Nearly every week new reports surface about America’s growing weight “epidemic.” They speak about the alarming percentage of men, women and children tipping the obesity scale. It’s a problem, without a doubt. There’s another pressing issue that sounds the same, but looks very different: Our collective “wait problem.”
Our troubles with “wait” are magnified by our fast-food, microwaved, gotta-have-it-now mentality – as is its weighty homonym. Despite technological and cultural changes, the problem with waiting has plagued humankind ever since there was a…humankind. History shows us repeatedly the dire consequences that can result from inability to wait. The Scriptures offer many cases in point.
God had told Adam and Eve not to eat from the tree of the knowledge of good and evil, but when the tempter suggested there would be no harm in sampling the tree’s fruit, the very first couple didn’t wait to ask for permission. They disobeyed God for the first time, setting in motion chains of sin dominoes that continue falling to this day (Genesis 3).
God had promised Abram and his wife, Sarai, would have a son, but they grew tired of waiting. Sarai told Abram to take her maidservant Hagar and have a child through her. Their plan succeeded, and Hagar presented Abram with a son, Ishmael. The Bible stated he would become “a wild donkey of a man; his hand will be against everyone and everyone's hand against him, and he will live in hostility toward all his brothers” (Genesis 16:12). We still observe ramifications of that ill-advised choice today.
After fleeing from Egypt, the Israelites repeatedly demonstrated their reluctance to wait, much to their subsequent dismay. Other examples too numerous to mention appear throughout the Old and New testaments. It’s clear unwillingness to wait for whatever we happen to be desiring is hardly a 21st century phenomenon.
What have you been waiting for that has tested your patience? On the work front, it might be a new job, pay raise, or promotion. If you’re single, it might be finding Mr. or Miss “Right.” For some couples, it’s yearning for that first child – as was the case with Abram and Sarai, along with other women in the Bible like Rachel, Rebekah, Hannah, and Elizabeth.
Sometimes it’s something as inconsequential as a slow-changing traffic light; anticipating a much-wanted item to go on sale, or waiting for the new coach at State U to restore the alma mater to glory on the gridiron or court.
A wait problem can be frustrating and disheartening. The much-hoped-for objective seems just out of reach, and impatience sets in. This might be why essayist and poet Ralph Waldo Emerson advised, “Adopt the pace of nature: her secret is patience.”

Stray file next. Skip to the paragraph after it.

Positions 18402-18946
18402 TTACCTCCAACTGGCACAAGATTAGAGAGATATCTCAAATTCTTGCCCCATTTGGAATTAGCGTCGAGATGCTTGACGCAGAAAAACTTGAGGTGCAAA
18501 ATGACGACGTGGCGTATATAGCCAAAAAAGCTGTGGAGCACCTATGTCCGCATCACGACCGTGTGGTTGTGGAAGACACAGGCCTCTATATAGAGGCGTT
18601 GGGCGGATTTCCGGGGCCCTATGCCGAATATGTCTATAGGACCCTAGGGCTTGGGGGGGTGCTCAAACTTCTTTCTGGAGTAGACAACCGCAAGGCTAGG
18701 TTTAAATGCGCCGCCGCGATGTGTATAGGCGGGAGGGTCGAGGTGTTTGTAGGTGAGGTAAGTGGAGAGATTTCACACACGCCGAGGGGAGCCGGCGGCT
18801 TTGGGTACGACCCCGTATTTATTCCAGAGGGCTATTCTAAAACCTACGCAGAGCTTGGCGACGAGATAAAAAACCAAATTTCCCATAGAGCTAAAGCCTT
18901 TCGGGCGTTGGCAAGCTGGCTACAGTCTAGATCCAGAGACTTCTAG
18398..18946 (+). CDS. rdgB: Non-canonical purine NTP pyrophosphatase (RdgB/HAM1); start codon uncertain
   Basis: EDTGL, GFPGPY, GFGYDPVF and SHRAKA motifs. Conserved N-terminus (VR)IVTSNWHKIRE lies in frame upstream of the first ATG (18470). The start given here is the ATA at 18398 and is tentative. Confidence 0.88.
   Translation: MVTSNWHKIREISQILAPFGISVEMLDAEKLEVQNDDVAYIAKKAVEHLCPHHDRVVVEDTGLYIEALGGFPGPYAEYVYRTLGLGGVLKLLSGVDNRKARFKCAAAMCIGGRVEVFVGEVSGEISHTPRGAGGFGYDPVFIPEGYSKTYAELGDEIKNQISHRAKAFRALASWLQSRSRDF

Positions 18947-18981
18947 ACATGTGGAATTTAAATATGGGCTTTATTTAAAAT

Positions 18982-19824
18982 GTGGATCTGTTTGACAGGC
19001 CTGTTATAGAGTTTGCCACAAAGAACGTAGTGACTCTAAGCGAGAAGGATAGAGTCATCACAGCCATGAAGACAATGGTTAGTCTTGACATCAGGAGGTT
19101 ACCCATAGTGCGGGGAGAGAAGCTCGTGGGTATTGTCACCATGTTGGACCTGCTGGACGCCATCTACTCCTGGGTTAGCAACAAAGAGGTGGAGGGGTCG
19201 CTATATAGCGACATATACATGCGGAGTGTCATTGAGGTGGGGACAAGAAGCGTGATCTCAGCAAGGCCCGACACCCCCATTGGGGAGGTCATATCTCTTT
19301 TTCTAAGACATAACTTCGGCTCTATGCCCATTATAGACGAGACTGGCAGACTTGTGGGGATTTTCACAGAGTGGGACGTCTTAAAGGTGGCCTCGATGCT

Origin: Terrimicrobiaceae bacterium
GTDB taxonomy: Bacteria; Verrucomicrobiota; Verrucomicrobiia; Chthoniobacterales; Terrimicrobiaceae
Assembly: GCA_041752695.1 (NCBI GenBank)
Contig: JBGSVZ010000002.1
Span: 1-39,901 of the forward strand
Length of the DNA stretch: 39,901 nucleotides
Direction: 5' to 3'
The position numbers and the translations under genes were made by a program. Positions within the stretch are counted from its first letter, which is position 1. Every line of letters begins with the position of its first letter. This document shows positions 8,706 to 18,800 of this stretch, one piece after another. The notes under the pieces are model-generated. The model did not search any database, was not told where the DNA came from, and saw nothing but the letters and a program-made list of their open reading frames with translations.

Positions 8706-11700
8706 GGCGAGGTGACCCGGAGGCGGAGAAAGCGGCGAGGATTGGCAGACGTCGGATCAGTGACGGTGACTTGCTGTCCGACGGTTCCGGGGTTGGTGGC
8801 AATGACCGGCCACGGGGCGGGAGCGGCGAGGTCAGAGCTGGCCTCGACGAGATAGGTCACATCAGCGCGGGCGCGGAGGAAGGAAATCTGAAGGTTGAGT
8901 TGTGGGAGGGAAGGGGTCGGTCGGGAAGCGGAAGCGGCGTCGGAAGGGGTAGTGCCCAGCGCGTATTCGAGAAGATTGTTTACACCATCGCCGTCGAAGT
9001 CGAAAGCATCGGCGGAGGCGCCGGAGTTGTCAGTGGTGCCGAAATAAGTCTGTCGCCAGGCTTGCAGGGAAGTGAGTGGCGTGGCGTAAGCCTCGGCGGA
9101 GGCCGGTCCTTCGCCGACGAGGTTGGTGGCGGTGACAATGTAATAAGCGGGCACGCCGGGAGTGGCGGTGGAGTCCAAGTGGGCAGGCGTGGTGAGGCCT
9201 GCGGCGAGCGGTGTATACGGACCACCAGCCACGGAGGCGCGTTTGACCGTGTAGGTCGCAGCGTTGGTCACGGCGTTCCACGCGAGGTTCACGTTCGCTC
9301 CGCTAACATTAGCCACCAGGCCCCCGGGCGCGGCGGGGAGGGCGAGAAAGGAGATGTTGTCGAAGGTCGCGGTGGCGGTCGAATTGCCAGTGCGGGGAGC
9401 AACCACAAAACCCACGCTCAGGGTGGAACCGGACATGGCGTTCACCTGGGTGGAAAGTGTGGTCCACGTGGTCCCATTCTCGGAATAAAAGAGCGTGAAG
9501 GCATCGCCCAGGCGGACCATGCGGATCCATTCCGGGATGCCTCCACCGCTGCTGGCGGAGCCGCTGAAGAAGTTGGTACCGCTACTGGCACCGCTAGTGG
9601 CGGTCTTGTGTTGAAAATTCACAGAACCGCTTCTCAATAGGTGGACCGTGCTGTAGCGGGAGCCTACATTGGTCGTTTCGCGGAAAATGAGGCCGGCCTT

Over and over the Scriptures assure us that having to wait is not a problem, but an opportunity. Psalm 37, after encouraging us to trust in the Lord, delight in Him, and commit all that we do to Him, admonishes, “Rest in the Lord, and wait patiently for Him” (Psalm 37:7). Later in the same psalm, it reaffirms that instruction: “Wait on the Lord, and keep His way, and He shall exalt you to inherit the land…” (verse 34).
After observing how dangers and turmoil around us might prompt us to leap into action, moving ahead of God’s plan, Psalm 46:10 tells us to patiently wait: “Be still, and know that I am God; I will be exalted among the nations, I will be exalted in the earth” (Psalm 46:10).
Waiting receives added emphasis in Psalm 27:13-14, in which King David recalled how he learned to avoid headstrong acts: “I would have lost heart, unless I had believed that I would see the goodness of the Lord in the land of the living. Wait on the Lord; be of good courage, and He shall strengthen your heart; wait, I say, on the Lord!”
One of my favorites, Isaiah 40:31, cites a particular benefit of waiting: "But those who wait on the Lord shall renew their strength; they will mount up with wings like eagles, they shall run and not be weary, they shall walk and not faint."
We can find many other passages in which the virtues of waiting on God and His timing are highlighted. In our days of short attention spans and instant gratification, waiting seems a lost art. But it’s one well-worth recapturing.
Robert J. Tamasy is a veteran journalist, former newspaper editor and magazine editor. Bob has written hundreds of magazine articles, and authored, co-authored and edited more than 15 books. These include the newly re-published, “Business At Its Best,” “Tufting Legacies,” “The Heart of Mentoring,” and “Pursuing Life With a Shepherd’s Heart.” He edits a weekly business meditation, “Monday Manna,” which is translated into more than 20 languages and distributed via email around the world by CBMC International. To read more of Bob Tamasy’s writings, you can visit his blog, www.bobtamasy.blogspot.com, or his website (now being completed), www.bobtamasy-readywriterink.com. He can be emailed at email@example.com.